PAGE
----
Following the recent European Court of Justice’s decision on the Max Schrems v Facebook case, businesses can no longer use the Safe Harbor Framework as a basis to lawfully transfer personal data to the US. Whilst the Safe Harbor invalidity has already been extensively commented as significantly impacting transatlantic data transfers, it should be remembered that the Safe Harbour is not the only solution to transfer data to the US and that alternative compliance options may be relied upon.

In addition, we can anticipate that EU national data protection authorities (“DPAs”) and the Article 29 Working Party will soon be issuing their own guidance to help businesses which need to transfer personal data to the US. In the meantime, we think it is rather unlikely that we are going to see enforcement activities initiated by EU DPAs until businesses have had some time to put their house in order and to look for alternative solutions.

We can also expect that the ongoing EU-US negotiations about a “Safe Harbor 2.0” will be accelerated or, at the very least, that the Commission will issue an update about their current state of play.

Having said that, it is not too early for businesses to start thinking about available arrangements enabling them to address the invalidity of the Safe Harbour and to effectively transfer data to the US. The purpose of this note is to give you a quick overview of these various options.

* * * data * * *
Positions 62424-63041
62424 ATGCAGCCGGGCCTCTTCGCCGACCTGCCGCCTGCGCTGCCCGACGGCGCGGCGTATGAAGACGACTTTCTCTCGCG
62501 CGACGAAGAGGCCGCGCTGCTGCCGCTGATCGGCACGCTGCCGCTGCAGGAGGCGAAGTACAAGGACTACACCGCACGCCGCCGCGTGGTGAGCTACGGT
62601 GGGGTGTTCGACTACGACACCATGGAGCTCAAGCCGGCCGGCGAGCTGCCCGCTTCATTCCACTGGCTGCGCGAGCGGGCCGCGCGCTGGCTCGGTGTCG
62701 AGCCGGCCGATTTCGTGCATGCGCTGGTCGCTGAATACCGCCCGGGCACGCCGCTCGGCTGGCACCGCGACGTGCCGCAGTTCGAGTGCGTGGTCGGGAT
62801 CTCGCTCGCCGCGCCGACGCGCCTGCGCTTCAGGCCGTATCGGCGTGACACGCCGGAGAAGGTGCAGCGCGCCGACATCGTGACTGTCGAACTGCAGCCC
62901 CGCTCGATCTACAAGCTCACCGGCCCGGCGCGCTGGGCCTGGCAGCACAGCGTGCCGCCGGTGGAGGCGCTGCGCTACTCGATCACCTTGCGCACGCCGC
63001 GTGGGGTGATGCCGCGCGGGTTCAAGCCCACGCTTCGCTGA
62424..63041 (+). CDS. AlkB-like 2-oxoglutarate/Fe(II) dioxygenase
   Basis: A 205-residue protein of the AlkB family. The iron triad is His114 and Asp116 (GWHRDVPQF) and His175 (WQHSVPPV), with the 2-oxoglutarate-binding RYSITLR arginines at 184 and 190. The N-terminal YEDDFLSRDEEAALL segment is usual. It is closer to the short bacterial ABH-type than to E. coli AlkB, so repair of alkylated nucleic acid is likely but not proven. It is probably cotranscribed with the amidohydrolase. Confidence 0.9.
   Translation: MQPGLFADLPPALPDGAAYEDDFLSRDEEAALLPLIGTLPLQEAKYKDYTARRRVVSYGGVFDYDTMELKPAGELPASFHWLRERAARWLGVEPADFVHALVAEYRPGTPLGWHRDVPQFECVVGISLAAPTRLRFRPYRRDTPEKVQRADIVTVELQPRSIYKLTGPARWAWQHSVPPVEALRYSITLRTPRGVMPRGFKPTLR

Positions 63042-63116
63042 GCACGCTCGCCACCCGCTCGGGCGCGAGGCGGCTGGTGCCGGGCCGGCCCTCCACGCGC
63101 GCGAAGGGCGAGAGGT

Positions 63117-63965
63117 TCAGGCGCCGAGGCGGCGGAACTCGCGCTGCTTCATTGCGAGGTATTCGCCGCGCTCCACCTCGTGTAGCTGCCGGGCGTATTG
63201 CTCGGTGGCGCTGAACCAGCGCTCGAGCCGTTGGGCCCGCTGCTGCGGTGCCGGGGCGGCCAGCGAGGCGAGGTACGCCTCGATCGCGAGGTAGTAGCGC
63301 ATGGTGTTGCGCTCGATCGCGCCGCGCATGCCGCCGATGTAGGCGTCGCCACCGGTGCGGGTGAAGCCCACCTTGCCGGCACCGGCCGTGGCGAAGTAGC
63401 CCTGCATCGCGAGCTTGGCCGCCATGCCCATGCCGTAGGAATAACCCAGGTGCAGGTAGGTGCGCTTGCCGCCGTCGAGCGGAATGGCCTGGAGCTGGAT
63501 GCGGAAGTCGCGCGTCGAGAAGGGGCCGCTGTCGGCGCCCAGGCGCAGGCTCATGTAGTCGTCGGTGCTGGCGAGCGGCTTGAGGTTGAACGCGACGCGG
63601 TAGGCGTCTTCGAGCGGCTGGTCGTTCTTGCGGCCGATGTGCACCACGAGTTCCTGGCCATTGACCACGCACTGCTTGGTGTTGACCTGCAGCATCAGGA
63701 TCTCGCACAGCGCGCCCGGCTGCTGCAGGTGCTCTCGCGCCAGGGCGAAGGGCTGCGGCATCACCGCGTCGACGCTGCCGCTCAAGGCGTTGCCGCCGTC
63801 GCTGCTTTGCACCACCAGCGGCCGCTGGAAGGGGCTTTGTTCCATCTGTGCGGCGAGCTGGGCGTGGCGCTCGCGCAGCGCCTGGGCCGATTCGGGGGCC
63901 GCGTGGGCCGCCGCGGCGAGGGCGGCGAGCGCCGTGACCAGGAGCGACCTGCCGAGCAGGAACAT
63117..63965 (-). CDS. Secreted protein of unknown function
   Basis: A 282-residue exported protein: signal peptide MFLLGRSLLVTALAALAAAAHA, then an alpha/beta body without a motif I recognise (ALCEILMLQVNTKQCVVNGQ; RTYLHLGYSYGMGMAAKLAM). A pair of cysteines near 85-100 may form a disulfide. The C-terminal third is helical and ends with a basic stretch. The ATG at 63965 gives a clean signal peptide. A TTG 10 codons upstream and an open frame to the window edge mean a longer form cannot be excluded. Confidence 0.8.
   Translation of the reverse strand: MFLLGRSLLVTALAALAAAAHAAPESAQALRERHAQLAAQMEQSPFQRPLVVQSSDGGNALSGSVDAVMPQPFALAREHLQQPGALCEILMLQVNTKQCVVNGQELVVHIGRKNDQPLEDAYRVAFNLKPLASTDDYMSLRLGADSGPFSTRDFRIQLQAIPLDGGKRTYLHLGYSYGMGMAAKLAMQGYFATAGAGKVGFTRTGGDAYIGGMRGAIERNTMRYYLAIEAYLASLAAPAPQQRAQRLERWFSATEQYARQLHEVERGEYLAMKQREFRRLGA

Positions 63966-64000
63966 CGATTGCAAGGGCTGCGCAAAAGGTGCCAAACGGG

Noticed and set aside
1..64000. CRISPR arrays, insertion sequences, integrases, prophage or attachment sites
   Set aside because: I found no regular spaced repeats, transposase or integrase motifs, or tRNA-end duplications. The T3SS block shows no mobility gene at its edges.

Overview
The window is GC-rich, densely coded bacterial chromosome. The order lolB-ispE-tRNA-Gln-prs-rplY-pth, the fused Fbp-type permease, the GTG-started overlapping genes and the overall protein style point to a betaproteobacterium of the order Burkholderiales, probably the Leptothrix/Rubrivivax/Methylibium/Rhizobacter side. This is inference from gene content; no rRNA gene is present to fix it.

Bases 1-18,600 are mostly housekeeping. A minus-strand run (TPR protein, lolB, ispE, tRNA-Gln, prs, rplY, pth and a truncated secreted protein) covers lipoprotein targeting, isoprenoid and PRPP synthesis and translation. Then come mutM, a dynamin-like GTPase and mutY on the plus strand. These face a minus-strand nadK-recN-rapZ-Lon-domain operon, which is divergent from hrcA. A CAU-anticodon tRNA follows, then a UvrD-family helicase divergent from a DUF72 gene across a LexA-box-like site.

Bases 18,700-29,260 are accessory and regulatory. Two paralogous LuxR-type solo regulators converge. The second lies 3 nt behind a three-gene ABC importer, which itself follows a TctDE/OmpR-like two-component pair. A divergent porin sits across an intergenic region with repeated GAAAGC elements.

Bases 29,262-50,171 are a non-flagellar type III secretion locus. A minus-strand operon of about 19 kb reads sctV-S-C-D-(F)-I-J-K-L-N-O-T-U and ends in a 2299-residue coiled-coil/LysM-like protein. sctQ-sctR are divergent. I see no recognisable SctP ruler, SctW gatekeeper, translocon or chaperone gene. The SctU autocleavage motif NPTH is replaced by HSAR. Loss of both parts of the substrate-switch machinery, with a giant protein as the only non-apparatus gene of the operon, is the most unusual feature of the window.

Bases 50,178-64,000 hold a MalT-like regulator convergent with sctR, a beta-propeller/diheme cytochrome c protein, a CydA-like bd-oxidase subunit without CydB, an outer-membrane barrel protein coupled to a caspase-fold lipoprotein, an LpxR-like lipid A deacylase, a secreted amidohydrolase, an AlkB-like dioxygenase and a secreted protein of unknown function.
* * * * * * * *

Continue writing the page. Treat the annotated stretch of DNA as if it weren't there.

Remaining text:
Options for US Safe-Harbour certified service providers

1. Wait and see – Adopt a “wait and see” approach until a new Safe Harbour framework is finalised.

Pros

  • Cost and time saving
  • Can adapt once an alternative solution is available

Cons

  • Risk of loss of customer trust and possibly of DPA enforcement action for non-compliance in the long run, but enforcement is unlikely in the short term 

2.EU Model Controller-to-Processor Clauses – Execute EU Model Clauses between the US entity and its EU customers, with some additional wording to create a ‘general framework’ allowing subcontracting and addressing the requirement to have separate per-customer sub-contracts with each subprocessor.

Pros

  • In line with customers’ expectations of compliance with EU data protection standards
  • Quick and straightforward drafting process that would be applicable in all EU countries

Cons

  • Need to ensure practical compliance beyond the contractual arrangement
  • Administrative burden – obligation to file the Model Clauses with some of the EU DPAs alongside a request for authorisation

3. Binding Corporate Rules for Processors (“BCRs-P”) – Implementing BCRs-P effectively involves developing and rolling-out a global privacy compliance programme, in line with various checklists and requirements. It also requires affording sufficient guarantees in terms of technical and organisational security measures. In addition, specific provisions must be made with customers in order to allow subprocessing.

Pros

  • Practically focused – ability to tailor the compliance programme to the needs of the organisation
  • Can be implemented as a general solution for the entirety of the organisation’s service offering

Cons

  • Lengthy, complex and expensive application process (approval may take up to 3 years for a pan-European BCRs-P)
  • Whilst they can be implemented for the provision of a standardised offering, they may not be adapted to the provision of a bespoke solution
  • Wrong timing – if enacted, the proposed draft EU Data Protection Regulation is likely to offer a more streamlined process
  • Some EU countries (e.g. Hungary) and non-EU countries do not recognise BCRs-P

Considering the complexities raised by the application process, a half-way solution could be to start developing a BCRs-P framework without actually submitting that framework for approval. In practice, getting ‘BCR-ready’ involves notably: